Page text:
Dr. Miyasaki completed her training and movement disorders fellowship at the University of Toronto. After being on faculty for 16 years, she joined the University of Alberta, Edmonton, Canada. Currently, Janis is the Director of the Parkinson and Movement Disorders Program and the Co-Director of the Neuropalliative and Advanced Symptom Management Clinic, the Director of Equity, Diversity and Inclusion for the Department of Medicine. She started the first neurologist-led Palliative care for Parkinson disease program in 2007. Since then, she has published broadly and spoken internationally on neuropalliative care.
Sue Oullette, Ph.D., Chaplain Neurology Supportive and Palliative Care University of Rochester
Sue E. Ouellette is a chaplain with the neurology supportive and palliative care team at the University of Rochester Medical Center. She also holds a secondary appointment there as an assistant professor in Neurology. Sue holds a Ph.D. in Communication from Kent State University as well as M.A. and M.Div. degrees. She is also a licensed marriage and family therapist and an ordained deacon in the Episcopal Church. Sue taught at the University of Arkansas and Northern Illinois University and chaired the School of Allied Health at the latter institution. She directed a national federally funded research center at Northern Illinois University and served as the director of research at a similar center at the University of Arkansas. Most of Sue’s research centered on improving vocational and social outcomes for persons who are deaf or hard of hearing. She holds the rank of Professor Emeritus at Northern Illinois University, has presented internationally, and has authored numerous publications.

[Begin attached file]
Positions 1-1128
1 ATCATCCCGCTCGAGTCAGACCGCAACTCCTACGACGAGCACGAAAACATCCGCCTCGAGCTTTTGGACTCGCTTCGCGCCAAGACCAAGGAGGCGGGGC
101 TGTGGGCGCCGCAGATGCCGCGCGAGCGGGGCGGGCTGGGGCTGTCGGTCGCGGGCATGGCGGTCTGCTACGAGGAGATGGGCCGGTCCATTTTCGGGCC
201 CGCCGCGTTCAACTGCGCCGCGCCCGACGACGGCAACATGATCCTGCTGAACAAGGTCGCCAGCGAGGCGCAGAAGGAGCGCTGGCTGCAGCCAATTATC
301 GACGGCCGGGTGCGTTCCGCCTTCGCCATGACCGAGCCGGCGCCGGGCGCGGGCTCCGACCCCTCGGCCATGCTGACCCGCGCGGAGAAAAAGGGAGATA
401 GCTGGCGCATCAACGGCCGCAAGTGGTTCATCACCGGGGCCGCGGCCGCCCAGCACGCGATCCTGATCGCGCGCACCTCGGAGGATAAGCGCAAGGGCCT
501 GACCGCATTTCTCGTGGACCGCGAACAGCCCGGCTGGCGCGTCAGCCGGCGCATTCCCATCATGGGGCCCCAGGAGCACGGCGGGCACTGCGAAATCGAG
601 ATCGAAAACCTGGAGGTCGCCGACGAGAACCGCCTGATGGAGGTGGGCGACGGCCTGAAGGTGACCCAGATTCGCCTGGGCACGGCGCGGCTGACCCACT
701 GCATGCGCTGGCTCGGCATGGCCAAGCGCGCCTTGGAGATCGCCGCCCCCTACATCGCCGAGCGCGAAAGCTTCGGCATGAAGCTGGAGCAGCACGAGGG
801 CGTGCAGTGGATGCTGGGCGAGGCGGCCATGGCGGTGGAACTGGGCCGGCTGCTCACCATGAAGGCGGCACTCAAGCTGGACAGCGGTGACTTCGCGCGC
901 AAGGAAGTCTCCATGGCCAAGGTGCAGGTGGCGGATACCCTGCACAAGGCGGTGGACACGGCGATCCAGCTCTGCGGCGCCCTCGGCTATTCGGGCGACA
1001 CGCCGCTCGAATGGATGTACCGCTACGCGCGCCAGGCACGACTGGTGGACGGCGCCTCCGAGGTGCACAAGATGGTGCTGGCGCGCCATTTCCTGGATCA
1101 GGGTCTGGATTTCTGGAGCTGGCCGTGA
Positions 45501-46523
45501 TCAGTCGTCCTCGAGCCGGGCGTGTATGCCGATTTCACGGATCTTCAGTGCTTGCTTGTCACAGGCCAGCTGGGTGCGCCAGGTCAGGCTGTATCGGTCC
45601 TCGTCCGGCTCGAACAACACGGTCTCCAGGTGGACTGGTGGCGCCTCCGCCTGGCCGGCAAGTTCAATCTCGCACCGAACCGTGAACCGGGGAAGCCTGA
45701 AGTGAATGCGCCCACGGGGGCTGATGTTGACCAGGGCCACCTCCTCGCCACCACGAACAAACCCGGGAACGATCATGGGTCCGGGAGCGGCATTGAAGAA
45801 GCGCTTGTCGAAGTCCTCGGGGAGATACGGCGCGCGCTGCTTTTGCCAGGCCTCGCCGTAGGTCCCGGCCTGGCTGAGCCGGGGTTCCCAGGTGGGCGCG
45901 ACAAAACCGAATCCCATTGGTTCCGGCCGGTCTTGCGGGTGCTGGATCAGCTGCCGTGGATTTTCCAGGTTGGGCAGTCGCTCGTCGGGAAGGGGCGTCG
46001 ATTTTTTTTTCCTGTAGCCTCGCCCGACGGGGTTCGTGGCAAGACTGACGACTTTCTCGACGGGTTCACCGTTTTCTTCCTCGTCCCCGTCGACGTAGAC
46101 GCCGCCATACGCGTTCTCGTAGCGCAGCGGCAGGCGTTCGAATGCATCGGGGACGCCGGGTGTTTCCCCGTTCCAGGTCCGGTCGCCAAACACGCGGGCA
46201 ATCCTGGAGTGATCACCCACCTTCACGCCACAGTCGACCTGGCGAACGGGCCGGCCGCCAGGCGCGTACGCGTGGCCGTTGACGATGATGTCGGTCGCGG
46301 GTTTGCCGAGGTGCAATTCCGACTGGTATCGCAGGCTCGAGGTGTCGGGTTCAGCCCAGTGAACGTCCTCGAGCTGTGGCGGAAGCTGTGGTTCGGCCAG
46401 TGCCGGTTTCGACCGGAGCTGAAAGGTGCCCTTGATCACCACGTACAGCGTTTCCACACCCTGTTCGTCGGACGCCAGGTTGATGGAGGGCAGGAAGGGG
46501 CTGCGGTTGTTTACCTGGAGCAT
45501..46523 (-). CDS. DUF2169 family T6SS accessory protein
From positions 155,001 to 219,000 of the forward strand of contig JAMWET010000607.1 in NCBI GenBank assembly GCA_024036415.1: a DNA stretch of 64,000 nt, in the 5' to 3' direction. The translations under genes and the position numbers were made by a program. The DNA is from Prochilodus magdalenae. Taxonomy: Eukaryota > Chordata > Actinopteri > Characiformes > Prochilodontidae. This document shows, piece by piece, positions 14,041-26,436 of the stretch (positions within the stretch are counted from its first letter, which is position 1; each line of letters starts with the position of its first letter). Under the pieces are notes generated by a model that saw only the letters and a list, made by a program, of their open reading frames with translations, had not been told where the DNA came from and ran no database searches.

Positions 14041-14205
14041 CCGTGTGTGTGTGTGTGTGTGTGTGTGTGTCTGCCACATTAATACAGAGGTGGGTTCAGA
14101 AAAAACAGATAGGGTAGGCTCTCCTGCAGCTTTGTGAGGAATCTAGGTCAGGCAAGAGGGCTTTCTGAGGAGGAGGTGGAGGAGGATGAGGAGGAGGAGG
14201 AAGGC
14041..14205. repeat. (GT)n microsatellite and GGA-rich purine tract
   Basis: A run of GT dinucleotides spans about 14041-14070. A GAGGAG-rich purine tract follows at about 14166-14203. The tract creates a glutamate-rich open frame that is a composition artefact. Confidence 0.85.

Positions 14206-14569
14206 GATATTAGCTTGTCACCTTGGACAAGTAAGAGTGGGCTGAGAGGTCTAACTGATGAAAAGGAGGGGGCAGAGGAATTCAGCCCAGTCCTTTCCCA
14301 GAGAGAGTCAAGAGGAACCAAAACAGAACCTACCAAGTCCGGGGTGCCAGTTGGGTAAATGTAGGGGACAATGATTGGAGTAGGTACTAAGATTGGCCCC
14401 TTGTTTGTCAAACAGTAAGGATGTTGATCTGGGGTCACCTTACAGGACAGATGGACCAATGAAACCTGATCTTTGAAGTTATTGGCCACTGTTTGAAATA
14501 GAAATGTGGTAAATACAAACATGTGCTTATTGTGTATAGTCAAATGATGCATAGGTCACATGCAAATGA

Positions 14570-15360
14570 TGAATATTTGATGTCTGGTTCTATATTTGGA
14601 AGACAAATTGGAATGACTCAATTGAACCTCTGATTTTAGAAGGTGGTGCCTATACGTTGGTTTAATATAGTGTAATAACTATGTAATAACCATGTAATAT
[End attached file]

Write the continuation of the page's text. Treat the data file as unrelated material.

Parkinson’s Foundation adheres to the ACCME’s Standards for Integrity and Independence in Accredited Continuing Education. Any individuals in a position to control the content of a CE activity, including faculty, planners, reviewers, or others are required to disclose all relevant financial relationships with ineligible entities (commercial interests). All relevant conflicts of interest have been mitigated prior to the commencement of the activity.
Faculty: Thomas Carrooll, MD, Diane Cook, BA, Jori Fleisher, MD, MSCE, Julie Gissin, Kirk Hall, MBA, Alan Hall, Benzi Kluger, MD, MS, Dave Kyle, Judy Long, BCC, Frederick J. Marshall, MD, Lisa Mann, RN, BSN, MA, Heather Simpson, OTD, OTR/L, Malenna Sumrall, PhD, Bernadette Skobjak, EdD, Christopher Tarolli, MD, Christina Vaughan, MD, MHS J PhDLance Wilson, MSS, LSW, C-SWHC, ASW-G, and Nicole Yarab, RN, ave no relevant financial disclosures.